We have a large copper plate with uniform surface charge density, $\sigma$.
Imagine the Gaussian surface drawn below. Calculate the E-field a small distance $s$ above the conductor surface.
<img src="./images/copper_plate.png" align="left" style="width: 300px";/>
1. $|E| = \frac{\sigma}{\varepsilon_0}$
2. $|E| = \frac{\sigma}{2\varepsilon_0}$
3. $|E| = \frac{\sigma}{4\varepsilon_0}$
4. $|E| = \frac{1}{4\pi\varepsilon_0}\frac{\sigma}{s^2}$
5. $|E| = 0$
Note:
* CORRECT ANSWER: A
* Might have to do derivation and go through details of infinitely thin line charge. Must be +sigma on other side, btw.
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A positive charge ($q$) is outside a metal conductor with a hole cut out of it at a distance $a$ from the center of the hole. What is the *net* electric field at center of the hole?
1. $\dfrac{1}{4 \pi \varepsilon_0}\dfrac{q}{a^2}$
2. $\dfrac{-1}{4 \pi \varepsilon_0}\dfrac{q}{a^2}$
3. $\dfrac{1}{4 \pi \varepsilon_0}\dfrac{2q}{a^2}$
4. $\dfrac{-1}{4 \pi \varepsilon_0}\dfrac{2q}{a^2}$
5. Zero
Note: Correct Answer E
With $\nabla \times \mathbf{E} = 0$, we know that,
$$\oint \mathbf{E} \cdot d\mathbf{l} = 0$$
If we choose a loop that includes a metal and interior vacuum (i.e., both in and **inside the hole**), we know that the contribution to this integral in the metal vanishes. What can we say about the contribution in the hole?
1. It vanishes also
2. $\mathbf{E}$ must be zero in there
3. $\mathbf{E}$ must be perpendicular to d$\mathbf{l}$ everywhere
4. $\mathbf{E}$ is perpendicular to the metal surface
5. More than one of these
Note:
* Correct answer: E (A and B)
With $\nabla \times \mathbf{E} = 0$, we know that,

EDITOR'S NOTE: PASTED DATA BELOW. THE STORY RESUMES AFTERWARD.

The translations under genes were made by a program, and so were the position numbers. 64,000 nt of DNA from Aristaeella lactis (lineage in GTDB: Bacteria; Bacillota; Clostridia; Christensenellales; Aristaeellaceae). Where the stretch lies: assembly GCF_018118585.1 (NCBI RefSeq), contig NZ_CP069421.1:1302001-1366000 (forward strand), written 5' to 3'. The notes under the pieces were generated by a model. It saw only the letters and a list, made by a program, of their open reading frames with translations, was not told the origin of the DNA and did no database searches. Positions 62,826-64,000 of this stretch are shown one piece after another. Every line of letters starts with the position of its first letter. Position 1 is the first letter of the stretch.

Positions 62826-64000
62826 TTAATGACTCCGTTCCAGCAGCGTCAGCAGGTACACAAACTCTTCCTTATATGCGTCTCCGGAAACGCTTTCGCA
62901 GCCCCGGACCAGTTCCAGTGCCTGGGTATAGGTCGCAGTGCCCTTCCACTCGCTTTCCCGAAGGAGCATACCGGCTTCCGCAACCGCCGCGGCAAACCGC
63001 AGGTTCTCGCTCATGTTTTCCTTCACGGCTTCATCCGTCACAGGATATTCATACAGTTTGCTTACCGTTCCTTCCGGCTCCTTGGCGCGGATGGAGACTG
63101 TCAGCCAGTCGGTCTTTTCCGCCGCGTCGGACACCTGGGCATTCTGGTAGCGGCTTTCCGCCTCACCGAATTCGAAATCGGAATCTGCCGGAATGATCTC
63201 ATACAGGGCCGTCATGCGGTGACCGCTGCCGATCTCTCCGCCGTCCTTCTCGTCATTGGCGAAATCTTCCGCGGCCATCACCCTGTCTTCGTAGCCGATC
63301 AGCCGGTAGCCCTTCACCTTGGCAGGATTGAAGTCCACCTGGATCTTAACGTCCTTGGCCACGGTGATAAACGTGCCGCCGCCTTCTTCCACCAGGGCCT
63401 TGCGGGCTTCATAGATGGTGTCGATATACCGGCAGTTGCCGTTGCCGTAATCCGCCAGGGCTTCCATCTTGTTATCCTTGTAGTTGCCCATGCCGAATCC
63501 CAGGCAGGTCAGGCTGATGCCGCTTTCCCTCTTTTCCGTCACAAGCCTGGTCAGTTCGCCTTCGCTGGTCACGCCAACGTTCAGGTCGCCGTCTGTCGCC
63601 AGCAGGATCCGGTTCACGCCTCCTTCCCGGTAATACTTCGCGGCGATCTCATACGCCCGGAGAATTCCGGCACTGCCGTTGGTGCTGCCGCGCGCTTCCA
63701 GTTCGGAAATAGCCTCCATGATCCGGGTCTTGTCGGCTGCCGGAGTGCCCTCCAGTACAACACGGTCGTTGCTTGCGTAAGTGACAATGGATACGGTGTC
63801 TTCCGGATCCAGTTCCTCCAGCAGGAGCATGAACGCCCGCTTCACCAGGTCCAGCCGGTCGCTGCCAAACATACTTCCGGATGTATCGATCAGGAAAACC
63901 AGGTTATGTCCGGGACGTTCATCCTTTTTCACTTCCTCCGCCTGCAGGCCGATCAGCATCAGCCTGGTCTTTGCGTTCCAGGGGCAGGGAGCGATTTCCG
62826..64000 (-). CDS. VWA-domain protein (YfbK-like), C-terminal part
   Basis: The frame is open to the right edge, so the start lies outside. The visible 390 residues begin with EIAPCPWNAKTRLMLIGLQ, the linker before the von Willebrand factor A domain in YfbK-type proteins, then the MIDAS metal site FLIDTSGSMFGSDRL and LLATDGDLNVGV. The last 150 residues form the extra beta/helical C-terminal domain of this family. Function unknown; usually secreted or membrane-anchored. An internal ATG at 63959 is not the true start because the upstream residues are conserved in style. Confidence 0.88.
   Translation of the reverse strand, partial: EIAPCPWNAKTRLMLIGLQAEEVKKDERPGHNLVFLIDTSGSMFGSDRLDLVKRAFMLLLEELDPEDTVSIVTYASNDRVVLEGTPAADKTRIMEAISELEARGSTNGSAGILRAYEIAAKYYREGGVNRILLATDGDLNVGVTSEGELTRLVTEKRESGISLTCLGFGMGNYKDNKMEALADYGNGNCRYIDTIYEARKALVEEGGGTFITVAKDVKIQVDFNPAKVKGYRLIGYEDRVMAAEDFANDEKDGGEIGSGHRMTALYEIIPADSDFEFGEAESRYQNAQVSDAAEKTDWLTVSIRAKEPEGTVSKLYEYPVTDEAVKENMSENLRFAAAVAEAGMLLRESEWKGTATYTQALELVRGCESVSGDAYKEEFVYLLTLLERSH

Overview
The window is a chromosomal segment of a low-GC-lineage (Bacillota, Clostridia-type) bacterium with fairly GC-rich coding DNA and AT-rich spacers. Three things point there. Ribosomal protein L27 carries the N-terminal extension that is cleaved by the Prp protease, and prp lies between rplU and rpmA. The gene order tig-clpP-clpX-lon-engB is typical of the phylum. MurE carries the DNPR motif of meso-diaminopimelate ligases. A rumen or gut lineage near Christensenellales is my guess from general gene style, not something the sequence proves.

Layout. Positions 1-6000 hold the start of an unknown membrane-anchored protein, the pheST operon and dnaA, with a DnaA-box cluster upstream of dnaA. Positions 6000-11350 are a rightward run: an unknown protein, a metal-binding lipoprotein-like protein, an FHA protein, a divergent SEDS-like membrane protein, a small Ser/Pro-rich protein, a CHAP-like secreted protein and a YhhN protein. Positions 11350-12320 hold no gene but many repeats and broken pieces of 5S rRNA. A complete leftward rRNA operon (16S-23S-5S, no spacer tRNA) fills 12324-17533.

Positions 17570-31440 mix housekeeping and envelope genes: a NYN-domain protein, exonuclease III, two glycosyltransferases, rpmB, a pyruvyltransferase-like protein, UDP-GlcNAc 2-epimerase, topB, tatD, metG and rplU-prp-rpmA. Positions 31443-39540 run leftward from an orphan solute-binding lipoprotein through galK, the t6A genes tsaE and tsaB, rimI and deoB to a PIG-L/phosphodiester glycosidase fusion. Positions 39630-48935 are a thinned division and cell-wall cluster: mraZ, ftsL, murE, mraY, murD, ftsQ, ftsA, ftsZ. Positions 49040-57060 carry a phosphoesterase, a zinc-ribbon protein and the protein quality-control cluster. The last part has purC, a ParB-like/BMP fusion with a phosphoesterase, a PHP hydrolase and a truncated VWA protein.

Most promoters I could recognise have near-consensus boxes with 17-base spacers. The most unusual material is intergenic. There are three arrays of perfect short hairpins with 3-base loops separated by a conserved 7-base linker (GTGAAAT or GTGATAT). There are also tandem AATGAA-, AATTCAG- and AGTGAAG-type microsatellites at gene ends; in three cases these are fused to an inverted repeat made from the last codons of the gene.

$$\oint \mathbf{E} \cdot d\mathbf{l} = 0$$
If we choose a loop that includes a metal and vacuum (i.e., both in and **just outside of the metal**), we know that the contribution to this integral in the metal vanishes. What can we say about the contribution just outside the metal?
1. It vanishes also
2. $\mathbf{E}$ must be zero out there
3. $\mathbf{E}$ must be perpendicular to d$\mathbf{l}$ everywhere
4. $\mathbf{E}$ is perpendicular to the metal surface
5. More than one of these
Note:
* Correct answer: E (both A and D)
A neutral copper sphere has a spherical hollow in the center. A charge $+q$ is placed in the center of the hollow. What is the total charge on the outside surface of the copper sphere? (Assume Electrostatic equilibrium.)
<img src="./images/coppersphere_hole_and_charge.png" align="left" style="width: 350px";/>
1. Zero
2. $-q$
3. $+q$
4. $0 < q_{outer} < +q$
5. $-q < q_{outer} < 0$
Note:
* Correct answer: C
<img src="./images/cylinder_charge_outside.png" align="right" style="width: 250px";/>
A long coax has total charge $+Q$ on the OUTER conductor. The INNER conductor is neutral.
What is the sign of the potential difference, $\Delta V = V(c)-V(0)$, between the center of the inner conductor ($s = 0$)
and the outside of the outer conductor?
1. Positive
2. Negative
3. Zero
Note:
* CORRECT ANSWER: C; there's no field inside at all
<img src="./images/conducting_cap_plates_simple.png" align="right" style="width: 300px";/>
Given a pair of very large, flat, conducting capacitor plates with total charges $+Q$ and $-Q$. Ignoring edges, what is the equilibrium distribution of the charge?
1. Throughout each plate
2. Uniformly on both side of each plate
3. Uniformly on top of $+Q$ plate and bottom of $–Q$ plate
4. Uniformly on bottom of $+Q$ plate and top of $–Q$ plate
5. Something else
Note:
* CORRECT ANSWER: D
<img src="./images/conducting_cap_plates.png" align="right" style="width: 400px";/>
Given a pair of very large, flat, conducting capacitor plates with surface charge densities $+/-\sigma$, what is the E field in the region between the plates?
1. $\sigma/2\varepsilon_0$
2. $\sigma/\varepsilon_0$
3. $2\sigma/\varepsilon_0$
4. $4\sigma/\varepsilon_0$
5. Something else
Note:
* CORRECT ANSWER: B